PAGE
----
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- Botanical Name: Mangifera indica
- Synonyms: Mangifera indica Linn. (Anacardiaceae)
- Common Name: Mango
- Seeds collection period: April-June
- Seeds longevity: 1-6 month
Mangifera indica is a large evergreen tree to 20 m tall with a dark green, umbrella-shaped crown. Trunk stout, 90 cm in diameter; bark brown, smoothish, with many thin fissures; thick, becoming darker, rough and scaly or furrowed; branchlets rather stout, pale green and hairless. Inner bark light brown and bitter. A whitish latex exudes from cut twigs and a resin from cuts in the trunk. Leaves alternate, simple, leathery, oblong-lanceolate, 16-30 x 3-7 cm, on flowering branches, up to 50 cm on sterile branches, curved upward from the midrib and sometimes with edges a little wavy. Young leaves red, aging to shiny dark green above, lighter below, with yellow or white venation; petioles 4.5 cm long, striate and swollen at the base. Inflorescence 16 cm or more in length, a much-branched panicle bearing many very small (4 mm) greenish-white or pinkish flowers.
- Food: Mango is cultivated for the fruit, which can be eaten in 3 distinct ways, depending largely on the cultivar: unripe (mature green, very popular in Thailand and the Philippines), ripe (the common way to enjoy mango throughout the world), and processed (at various stages of maturity, in the form of pickles or chutneys, dried slices, canned slices in syrup, juice and puree or paste). The fruit is surrounded by golden, juicy flesh, rich in vitamins A and C. The green fruit is also used to flavour fish and meat dishes in the same way as tamarind and other sour fruits. In India, the kernels are important as a famine food, but the astringency has to be removed by boiling, roasting and soaking them for a long time. Young leaves are cooked as a vegetable.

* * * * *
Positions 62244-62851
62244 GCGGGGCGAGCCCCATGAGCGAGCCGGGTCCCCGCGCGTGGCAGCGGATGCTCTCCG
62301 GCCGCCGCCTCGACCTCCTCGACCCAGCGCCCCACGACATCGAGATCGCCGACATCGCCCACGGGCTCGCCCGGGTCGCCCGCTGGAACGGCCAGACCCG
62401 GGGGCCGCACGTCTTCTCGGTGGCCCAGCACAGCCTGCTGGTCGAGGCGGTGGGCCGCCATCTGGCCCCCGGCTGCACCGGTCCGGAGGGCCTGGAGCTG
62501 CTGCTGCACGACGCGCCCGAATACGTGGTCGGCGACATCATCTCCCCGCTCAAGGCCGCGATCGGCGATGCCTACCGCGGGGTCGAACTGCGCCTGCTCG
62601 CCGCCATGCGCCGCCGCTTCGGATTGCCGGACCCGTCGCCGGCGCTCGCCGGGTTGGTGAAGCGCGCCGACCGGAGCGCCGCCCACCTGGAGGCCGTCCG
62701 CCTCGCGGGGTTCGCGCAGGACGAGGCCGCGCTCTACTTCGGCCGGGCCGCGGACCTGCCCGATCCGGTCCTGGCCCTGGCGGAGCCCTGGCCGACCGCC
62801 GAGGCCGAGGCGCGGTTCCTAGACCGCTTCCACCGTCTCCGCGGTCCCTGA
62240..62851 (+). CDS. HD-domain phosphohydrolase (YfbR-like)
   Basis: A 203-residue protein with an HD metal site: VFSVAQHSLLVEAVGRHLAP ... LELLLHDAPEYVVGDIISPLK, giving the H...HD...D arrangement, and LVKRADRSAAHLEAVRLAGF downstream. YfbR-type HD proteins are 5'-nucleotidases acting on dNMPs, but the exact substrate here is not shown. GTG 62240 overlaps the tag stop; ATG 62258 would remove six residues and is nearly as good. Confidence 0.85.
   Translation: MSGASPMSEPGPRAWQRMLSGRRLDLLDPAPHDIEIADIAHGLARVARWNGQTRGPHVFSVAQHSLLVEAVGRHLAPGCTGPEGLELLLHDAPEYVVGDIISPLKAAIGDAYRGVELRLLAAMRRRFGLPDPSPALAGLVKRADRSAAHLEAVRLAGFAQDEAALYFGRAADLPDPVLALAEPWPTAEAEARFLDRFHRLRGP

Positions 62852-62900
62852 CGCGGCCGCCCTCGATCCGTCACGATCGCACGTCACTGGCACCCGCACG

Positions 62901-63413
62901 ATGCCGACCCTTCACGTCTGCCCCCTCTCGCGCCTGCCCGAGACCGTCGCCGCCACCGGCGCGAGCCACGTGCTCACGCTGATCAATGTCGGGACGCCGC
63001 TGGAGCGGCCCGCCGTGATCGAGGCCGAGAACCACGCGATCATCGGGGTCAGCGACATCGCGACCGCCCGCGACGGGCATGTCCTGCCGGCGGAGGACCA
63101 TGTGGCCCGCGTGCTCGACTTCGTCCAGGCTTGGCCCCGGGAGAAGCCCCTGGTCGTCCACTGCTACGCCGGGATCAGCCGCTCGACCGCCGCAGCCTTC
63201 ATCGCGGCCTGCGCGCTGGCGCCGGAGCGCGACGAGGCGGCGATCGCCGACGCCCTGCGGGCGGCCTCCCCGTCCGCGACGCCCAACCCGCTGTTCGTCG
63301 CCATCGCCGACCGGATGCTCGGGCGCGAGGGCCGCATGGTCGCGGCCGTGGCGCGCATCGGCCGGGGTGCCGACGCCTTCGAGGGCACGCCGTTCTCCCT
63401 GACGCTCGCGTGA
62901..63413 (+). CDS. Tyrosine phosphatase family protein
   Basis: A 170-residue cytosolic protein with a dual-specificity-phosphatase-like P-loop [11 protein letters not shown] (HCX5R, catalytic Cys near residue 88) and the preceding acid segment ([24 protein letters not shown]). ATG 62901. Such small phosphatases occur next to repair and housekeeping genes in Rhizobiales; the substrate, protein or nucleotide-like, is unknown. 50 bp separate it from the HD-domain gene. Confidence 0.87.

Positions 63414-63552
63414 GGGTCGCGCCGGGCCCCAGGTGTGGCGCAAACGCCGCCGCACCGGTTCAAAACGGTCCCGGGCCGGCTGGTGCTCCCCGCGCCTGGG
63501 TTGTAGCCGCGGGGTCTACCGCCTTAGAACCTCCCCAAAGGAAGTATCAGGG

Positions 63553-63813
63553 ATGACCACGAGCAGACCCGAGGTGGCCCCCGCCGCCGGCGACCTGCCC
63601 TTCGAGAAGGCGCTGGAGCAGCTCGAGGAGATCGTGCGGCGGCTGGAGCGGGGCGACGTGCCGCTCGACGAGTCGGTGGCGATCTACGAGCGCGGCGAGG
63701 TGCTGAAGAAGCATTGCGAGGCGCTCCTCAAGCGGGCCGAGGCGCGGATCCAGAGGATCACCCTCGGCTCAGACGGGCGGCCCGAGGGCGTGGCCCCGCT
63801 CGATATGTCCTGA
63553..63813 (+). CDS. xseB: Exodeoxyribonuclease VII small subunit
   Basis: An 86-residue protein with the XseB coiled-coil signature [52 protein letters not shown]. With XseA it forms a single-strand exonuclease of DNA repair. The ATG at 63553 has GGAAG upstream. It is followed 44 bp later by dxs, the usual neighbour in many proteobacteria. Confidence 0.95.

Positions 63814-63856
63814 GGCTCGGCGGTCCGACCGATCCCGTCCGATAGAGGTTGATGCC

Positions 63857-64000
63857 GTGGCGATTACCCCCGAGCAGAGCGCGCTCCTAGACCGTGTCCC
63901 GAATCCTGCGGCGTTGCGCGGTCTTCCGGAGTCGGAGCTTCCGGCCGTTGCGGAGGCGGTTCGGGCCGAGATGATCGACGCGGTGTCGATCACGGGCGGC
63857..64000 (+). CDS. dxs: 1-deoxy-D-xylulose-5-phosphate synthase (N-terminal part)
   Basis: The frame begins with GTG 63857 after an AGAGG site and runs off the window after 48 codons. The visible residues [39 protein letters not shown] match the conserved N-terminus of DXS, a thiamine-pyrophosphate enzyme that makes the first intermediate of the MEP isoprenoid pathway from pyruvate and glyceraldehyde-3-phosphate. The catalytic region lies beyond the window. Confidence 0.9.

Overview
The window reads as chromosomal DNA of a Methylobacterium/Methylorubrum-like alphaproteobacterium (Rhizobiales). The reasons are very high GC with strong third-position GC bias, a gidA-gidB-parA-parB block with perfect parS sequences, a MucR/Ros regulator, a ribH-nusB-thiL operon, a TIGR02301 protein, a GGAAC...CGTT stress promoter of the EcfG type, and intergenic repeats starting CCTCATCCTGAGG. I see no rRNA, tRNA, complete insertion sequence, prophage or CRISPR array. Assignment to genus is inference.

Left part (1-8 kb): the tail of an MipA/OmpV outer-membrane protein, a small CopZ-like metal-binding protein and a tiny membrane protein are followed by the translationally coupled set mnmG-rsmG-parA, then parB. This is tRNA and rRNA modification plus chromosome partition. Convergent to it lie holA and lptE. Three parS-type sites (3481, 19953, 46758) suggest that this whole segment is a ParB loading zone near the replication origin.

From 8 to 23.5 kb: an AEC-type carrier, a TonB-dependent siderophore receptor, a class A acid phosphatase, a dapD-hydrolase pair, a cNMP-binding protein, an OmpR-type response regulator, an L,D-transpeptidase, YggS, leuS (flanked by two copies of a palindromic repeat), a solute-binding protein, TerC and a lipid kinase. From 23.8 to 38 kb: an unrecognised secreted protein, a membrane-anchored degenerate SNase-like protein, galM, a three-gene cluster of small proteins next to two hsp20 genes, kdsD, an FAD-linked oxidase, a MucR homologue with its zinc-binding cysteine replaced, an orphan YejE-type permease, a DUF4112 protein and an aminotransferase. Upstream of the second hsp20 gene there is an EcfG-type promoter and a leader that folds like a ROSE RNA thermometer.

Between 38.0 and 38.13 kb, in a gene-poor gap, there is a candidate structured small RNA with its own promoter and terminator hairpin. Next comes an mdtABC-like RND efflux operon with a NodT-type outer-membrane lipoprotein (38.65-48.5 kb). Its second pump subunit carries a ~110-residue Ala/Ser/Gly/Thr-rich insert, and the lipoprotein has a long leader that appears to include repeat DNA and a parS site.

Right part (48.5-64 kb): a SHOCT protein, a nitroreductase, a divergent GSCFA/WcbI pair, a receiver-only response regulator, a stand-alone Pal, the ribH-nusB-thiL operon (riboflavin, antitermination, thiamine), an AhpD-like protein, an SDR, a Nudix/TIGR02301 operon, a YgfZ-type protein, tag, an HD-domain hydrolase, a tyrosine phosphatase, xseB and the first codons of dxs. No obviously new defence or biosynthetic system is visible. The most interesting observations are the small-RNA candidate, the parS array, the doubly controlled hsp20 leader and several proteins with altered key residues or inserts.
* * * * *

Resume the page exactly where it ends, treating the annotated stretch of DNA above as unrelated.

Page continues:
- Medicine: Charred and pulverized leaves make a plaster to remove warts and also act as a styptic. Seeds are used to treat stubborn colds and coughs, obstinate diarrhoea and bleeding piles. The bark is astringent, homeostatic and antirheumatic.
- Timber: Heartwood is pale yellowish-brown to reddish-brown, darkening on exposure, not clearly demarcated from the pale yellowish-brown sapwood. Grain somewhat wavy, texture moderately coarse; freshly cut wood is scentless. The wood is used for many purposes, including indoor construction, meat-chopping blocks, furniture, carpentry, flooring, boxes, crates and boat building.